A Perfect Day for Dabeners

I sip my coffee at dawn while looking out at what promises to be a beautiful day. The light is soft, as if it were filtered to help sleepy eyes transition from the darkness of night to daybreak. Tender green leaves have sprouted from buds on the tree branches that etch the skyline. On the ground, tightly-rolled hosta and lily of the valley shoots peek out from the rich, dark earth. In a few weeks, they too will burst open and their leaves will reach for warmth of the sun or the refreshing feel of a gentle rainfall.  

Our region has been enjoying unseasonably hot, dry weather – ideal for dabeners like me. Dabener: One who dabbles in gardening. I made the word up but it fits me perfectly. In the spring, I’m ecstatic to be let loose in the outdoors after a long, cold winter. I don’t know what I’m doing, but I revel in digging in the dirt. When the humidity and mosquitoes arrive, my enthusiasm quickly fades. But for today – and hopefully for a few weeks to come – I can be a happy dabener.

By late afternoon, the hard, bright sunlight of mid-day softens again and the heat begins to dissipate. I kneel in the shade by a flower bed, the soothing scent of cedar mulch wafting in the air around me. My hands are deep in the earth as I prepare the ground for two new plants: a white bellflower and a ruby bell.  With a little luck – actually make that a lot of luck – by summer they will bloom and add a splash of color to the garden.

For a moment, as I dig I feel my fingers become roots that lengthen and run like tree roots in an underground network that is a marvel of nature. There are no wires, no server, no cloud or websites – only my hands buried in the mystery of a universe that, when stripped of man’s intervention, is still as beautiful as it is simple. For a moment, I am connected to the earth and to the sky, a part of the magic of that universe. Then the moment passes and I am just a dabener doing her best to create a little piece of paradise in her backyard.

Crazy 8s for Mother’s Day

Photo by Erik Mclean: https://www.pexels.com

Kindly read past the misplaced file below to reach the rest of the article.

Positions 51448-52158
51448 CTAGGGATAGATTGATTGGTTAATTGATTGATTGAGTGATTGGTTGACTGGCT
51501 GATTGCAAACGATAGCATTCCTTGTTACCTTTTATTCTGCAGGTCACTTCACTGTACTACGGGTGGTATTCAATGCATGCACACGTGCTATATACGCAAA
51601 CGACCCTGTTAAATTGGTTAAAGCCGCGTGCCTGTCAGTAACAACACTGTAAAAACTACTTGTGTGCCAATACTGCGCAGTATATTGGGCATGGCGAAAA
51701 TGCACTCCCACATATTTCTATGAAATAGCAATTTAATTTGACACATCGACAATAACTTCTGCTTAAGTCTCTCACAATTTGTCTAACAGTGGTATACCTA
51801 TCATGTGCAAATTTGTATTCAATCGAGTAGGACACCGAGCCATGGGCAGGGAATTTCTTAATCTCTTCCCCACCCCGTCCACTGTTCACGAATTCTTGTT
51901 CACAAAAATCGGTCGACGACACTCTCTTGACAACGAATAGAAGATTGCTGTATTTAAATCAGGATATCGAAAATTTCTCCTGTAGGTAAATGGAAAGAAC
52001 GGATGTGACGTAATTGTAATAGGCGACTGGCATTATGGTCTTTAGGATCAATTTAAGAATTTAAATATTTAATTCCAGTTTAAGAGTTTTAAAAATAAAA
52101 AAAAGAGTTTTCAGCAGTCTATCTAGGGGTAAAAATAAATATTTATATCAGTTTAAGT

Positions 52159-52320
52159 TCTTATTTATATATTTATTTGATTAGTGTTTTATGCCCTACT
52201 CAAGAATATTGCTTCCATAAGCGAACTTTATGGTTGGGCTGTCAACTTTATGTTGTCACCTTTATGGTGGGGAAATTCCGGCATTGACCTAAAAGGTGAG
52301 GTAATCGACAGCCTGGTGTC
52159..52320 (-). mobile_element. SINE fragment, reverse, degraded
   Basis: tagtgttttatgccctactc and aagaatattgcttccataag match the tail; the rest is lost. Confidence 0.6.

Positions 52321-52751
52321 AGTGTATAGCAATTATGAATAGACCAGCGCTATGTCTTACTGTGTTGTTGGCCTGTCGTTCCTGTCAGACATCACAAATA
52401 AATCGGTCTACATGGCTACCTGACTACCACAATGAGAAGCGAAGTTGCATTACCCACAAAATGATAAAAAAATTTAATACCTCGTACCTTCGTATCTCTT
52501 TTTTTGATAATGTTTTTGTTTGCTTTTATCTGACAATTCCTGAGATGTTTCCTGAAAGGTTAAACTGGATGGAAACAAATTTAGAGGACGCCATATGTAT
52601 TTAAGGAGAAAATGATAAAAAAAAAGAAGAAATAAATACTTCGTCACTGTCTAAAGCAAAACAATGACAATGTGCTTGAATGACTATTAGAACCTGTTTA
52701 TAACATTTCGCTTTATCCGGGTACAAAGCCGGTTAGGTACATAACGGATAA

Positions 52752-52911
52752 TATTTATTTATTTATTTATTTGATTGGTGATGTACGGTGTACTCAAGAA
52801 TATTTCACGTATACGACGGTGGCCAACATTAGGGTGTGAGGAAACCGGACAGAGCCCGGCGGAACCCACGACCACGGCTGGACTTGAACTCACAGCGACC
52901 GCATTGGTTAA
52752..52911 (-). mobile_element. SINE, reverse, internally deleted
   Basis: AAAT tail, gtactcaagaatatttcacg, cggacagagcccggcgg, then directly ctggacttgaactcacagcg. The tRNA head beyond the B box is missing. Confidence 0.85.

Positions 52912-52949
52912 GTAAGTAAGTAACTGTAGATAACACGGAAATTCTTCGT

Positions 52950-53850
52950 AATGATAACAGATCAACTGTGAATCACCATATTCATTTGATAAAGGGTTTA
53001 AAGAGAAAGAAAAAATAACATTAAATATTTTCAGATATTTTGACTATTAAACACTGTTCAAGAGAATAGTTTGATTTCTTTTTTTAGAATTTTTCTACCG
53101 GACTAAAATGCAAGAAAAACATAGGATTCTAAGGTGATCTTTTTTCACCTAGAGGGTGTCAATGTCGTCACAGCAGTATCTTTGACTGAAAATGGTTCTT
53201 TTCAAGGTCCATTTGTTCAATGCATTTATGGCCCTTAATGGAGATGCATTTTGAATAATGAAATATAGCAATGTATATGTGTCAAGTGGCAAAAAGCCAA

When I was young, I remember struggling to fan the playing cards in my small hands when my mother taught me to play Crazy 8s. She’d wait patiently as I carefully scanned my cards, searching for one in the right suit to discard or, failing that, pick one from the deck on the table. Nothing gave me more pleasure than shouting “last card!” before discarding it on my next turn. I seemed to win a lot back then … the odds must have been in my favour.

Now my mother’s memory is fading … fast. Last Saturday, my two brothers and I moved her to the assisted living wing of her nursing home and the stress made things worse. Although we placed her clothing in the same drawers of her dresser as before (socks and underwear in top drawer; pyjamas in second drawer; sweaters and t-shirts in third drawer, etc.), she couldn’t find them. When I visited her on Tuesday, she was wearing the same clothes as on move day. She’d also been sleeping in them since there was no clothing or pyjamas in the hamper. (Each of my brothers visited her on the Sunday and Monday, but they were more attuned to what needed to be done in the apartment than to her wardrobe.) So we started a system whereby one of us calls her in the morning to direct her to clean clothing and one at night to remind her to put her PJs on.

Her eyes, ears and mobility are far from what they used to be too. And her morale, understandably, is not good.  We are the only family she has left and the last of her friends passed away a few years ago. She spends long hours going through photo albums mourning the loss of the people who used to be in her life as well as her physical and cognitive abilities.